Lecture: Illuminating Dark Matter
Neal Weiner of the Center for Cosmology and Particle Physics at New York University (NYU) will give a talk, titled “Illuminating Dark Matter,” at the U.S. Department of Energy’s (DOE) Brookhaven National Laboratory on Tuesday, Oct. 2. His talk, a BSA Distinguished Lecture, will be held at 4 p.m. in Berkner Hall.
Scientists estimate all the universe’s visible matter, from subatomic quarks and gluons to the largest stars, accounts for less than 5 percent of the entire universe’s actual contents. The overwhelming majority of matter throughout the universe is something other than the building blocks comprising everything we see, yet we are profoundly unaware of what the universe’s mysterious dark matter is.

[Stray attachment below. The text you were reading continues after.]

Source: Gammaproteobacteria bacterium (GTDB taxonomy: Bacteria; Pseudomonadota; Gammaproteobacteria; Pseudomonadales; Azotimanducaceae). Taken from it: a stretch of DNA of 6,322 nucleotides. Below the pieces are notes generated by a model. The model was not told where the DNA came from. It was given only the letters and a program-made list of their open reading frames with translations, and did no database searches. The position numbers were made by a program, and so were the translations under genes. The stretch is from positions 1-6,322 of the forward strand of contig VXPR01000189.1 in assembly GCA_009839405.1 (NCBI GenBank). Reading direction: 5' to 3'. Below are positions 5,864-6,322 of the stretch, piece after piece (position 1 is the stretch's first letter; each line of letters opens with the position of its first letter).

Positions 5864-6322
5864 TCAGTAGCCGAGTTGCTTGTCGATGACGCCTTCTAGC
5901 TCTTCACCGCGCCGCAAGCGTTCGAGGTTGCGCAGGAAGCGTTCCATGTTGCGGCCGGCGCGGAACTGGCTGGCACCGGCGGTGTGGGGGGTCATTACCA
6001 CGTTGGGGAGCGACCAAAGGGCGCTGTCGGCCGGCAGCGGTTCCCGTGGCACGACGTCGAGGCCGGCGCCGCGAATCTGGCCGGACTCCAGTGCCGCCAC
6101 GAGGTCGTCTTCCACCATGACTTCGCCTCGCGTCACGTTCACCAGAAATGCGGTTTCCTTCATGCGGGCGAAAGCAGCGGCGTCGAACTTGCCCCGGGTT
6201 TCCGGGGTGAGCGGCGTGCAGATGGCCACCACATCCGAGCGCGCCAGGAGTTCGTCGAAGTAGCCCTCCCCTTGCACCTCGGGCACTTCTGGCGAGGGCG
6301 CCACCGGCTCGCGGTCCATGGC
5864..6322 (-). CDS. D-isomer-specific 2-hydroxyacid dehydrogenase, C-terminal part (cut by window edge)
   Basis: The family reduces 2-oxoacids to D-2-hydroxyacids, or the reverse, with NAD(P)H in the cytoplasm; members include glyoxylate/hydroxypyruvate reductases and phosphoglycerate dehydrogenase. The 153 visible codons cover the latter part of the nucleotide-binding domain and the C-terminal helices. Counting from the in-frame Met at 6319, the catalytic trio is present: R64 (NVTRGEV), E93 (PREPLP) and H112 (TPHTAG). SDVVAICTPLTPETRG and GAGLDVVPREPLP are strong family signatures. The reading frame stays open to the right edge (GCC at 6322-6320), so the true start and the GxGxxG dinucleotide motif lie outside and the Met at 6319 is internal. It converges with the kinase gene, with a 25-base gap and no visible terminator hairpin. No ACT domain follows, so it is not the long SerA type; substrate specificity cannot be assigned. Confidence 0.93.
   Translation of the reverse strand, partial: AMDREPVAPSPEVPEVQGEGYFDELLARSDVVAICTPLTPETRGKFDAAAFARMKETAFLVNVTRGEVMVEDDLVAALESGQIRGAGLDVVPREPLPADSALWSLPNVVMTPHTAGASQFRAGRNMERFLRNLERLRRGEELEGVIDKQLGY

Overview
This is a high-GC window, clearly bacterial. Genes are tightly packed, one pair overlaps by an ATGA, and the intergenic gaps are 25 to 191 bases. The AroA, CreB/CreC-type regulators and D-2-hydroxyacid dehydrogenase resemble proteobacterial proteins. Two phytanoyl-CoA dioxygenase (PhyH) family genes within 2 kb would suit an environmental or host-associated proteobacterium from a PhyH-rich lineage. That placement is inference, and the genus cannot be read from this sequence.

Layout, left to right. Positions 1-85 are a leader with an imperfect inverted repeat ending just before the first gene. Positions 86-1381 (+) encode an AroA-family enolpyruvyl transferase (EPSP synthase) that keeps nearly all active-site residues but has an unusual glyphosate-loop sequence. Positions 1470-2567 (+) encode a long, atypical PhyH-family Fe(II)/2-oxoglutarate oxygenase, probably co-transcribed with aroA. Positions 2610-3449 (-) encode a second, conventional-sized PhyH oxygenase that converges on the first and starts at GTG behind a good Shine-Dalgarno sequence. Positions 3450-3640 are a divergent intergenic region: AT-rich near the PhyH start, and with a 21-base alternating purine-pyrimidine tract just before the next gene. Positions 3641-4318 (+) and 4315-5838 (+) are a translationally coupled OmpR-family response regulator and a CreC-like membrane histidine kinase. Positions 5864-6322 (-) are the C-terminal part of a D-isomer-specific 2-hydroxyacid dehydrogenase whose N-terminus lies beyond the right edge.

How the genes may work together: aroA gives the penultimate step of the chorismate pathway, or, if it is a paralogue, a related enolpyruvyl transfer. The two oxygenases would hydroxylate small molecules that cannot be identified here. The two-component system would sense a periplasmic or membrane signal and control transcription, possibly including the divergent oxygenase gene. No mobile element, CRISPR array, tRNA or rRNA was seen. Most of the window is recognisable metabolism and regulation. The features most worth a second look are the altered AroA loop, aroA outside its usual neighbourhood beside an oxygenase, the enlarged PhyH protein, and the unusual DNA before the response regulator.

During his talk, Weiner will describe the range of ideas that have arisen as to what dark matter might be, where it came from, and how to look for it. He will detail progress made in the search to understand the nature of dark matter and what questions scientists hope to answer during the current era of exploration, including “What does the dark universe have to do with the one we can see?”